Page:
The first collection in twenty years of essays on Robinson Jeffers, one of the great American poets of the twentieth century, this work signals the sea change in Jeffers scholarship, as well as the increasing breadth and depth of criticism of the literature of the American West. The essays assembled here highlight issues and theories critical to Jeffers studies, among them the advance of ecocriticism, the reimagining of regionalism as place studies, the continuing development of cultural studies and the new historicism, the increasingly poignant vector of science and literature, the new formalism, particularly as it pertains to narrative verse, and the glaring omission of feminist analysis in Jeffers scholarship. Jeffers has always appealed to a wider audience than many twentieth-century poets, and this book will speak to that general readership as well as to scholars and students.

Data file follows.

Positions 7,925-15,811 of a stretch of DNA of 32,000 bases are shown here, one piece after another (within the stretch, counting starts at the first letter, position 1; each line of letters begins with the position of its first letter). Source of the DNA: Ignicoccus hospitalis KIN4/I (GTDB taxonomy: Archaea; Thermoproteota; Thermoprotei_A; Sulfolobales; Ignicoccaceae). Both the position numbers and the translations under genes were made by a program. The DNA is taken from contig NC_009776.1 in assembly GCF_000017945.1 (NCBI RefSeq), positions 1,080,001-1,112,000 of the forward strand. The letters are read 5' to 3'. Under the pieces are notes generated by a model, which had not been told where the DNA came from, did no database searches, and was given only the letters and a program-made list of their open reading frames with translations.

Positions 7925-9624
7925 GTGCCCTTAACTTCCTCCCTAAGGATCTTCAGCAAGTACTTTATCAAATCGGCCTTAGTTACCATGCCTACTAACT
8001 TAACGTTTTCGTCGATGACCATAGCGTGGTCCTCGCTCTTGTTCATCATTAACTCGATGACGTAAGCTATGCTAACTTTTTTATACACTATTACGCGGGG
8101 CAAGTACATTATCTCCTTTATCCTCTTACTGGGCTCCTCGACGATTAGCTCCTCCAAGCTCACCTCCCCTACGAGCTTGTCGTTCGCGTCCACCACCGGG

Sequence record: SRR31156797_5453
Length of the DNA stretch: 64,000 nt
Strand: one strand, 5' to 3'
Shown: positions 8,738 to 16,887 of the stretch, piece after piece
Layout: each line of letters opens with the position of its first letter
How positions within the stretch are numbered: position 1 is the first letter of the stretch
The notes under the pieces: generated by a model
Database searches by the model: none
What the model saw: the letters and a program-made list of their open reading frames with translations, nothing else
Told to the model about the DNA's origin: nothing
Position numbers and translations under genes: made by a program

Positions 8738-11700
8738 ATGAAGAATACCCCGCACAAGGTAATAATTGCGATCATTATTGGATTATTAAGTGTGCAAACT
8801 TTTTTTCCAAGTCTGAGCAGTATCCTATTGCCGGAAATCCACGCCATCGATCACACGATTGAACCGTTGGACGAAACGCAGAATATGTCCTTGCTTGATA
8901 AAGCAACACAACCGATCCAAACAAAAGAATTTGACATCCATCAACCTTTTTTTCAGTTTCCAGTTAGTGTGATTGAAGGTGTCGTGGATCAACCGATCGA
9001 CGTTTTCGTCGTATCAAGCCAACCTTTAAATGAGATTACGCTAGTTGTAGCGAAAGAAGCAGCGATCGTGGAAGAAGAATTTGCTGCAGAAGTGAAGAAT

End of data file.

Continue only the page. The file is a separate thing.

"For those interested in the fascinating poetry of Robinson Jeffers, this collection of essays provides a rich assortment of intriguing and rewarding new avenues into his work."--David Copland Morris, author of Literature and Environment: The Inhumanist Perspective and the Poetry of Robinson Jeffers